In Michigan, the Michigan Court of Appeals ruled that even though a man did not brandish a weapon or say he was armed, the man was correctly convicted of armed robbery based on the store clerk’s testimony that he assumed the man was armed because his hands were in his hooded sweatshirt pocket and the pocket bulged forward.
The man entered a Halo Burger in Genesee County where a shift manager and store clerk were working. Minutes later, the man approached the store clerk and demanded all the money that was in the till. The man was wearing a zip-up hooded sweatshirt and his hands were in his pocket, but the man’s pocket bulged forward. The store clerk was not sure whether the man actually had a weapon, but did not take any chances and turned the money over to the man. The store clerk activated the alarm button after the man left.
The man was ultimately pulled over by a police officer, who noted that the driver’s appearance matched the description of the robber and the man had some dollar bills on the front floorboard under the driver’s feet. There was also a blue sweatshirt in the back of the vehicle. Due to identification by the store workers and another gas station owner where the man had stopped, the man in the sweatshirt was identified as the individual who had caused the robbery.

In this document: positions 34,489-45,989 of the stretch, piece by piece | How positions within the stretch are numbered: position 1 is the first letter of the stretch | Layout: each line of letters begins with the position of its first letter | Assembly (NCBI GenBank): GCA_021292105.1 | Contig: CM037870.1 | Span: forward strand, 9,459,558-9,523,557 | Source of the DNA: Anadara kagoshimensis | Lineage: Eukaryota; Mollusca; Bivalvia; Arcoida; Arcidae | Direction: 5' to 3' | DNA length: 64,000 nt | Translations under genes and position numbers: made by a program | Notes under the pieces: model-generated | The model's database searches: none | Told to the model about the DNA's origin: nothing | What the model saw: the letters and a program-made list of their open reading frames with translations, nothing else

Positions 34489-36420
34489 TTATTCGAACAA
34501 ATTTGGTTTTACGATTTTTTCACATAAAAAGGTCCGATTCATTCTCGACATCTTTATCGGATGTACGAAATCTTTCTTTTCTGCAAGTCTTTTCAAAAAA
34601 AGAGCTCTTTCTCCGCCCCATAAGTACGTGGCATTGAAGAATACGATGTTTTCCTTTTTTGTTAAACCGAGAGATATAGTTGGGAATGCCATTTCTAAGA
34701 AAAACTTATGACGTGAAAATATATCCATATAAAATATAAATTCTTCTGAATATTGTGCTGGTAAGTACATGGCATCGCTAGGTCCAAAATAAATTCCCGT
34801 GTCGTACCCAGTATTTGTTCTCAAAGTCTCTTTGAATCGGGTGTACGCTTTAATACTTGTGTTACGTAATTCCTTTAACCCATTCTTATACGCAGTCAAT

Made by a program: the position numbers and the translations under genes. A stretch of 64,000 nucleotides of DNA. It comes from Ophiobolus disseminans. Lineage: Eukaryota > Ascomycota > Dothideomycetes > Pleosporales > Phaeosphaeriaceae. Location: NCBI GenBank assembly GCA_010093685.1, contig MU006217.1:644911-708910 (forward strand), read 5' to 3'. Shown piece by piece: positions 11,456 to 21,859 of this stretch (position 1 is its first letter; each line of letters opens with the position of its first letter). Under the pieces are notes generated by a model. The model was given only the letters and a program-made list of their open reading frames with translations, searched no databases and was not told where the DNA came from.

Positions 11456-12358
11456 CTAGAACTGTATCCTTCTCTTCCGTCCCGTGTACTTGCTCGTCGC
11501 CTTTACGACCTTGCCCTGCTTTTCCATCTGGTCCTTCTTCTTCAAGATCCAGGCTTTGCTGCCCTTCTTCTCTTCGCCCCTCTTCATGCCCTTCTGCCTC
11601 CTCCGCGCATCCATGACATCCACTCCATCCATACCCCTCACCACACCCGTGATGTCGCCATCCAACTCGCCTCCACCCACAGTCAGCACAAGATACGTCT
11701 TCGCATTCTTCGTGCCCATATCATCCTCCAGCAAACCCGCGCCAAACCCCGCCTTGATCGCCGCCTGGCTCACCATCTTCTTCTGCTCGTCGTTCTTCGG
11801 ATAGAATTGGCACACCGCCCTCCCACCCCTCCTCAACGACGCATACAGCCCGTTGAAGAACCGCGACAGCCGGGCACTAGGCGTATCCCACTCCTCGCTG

In court, the man argued that there was insufficient evidence to support his conviction for an armed robbery charge because there was no evidence that the he possessed a weapon or verbally indicated that he had a weapon. The court found that an old statute that stated a person who possesses a dangerous weapon or an article used or fashioned in a manner to lead one to reasonably believe and fear that there is a dangerous weapon from which to be charged with armed robbery was irrelevant. Instead, the court focused on whether the man represented was in possession of a dangerous weapon.
In this case, the Michigan legislature’s recent revision of the statute incorporating what was required for an armed robbery proved determinative in the conviction of the man in the sweatshirt. The case does, however, raise an interesting issue. One wonders about more harmless situations where one believes that based on the bulge in one’s sweatshirt or jacket that someone is containing a weapon and whether similar charges would be made.
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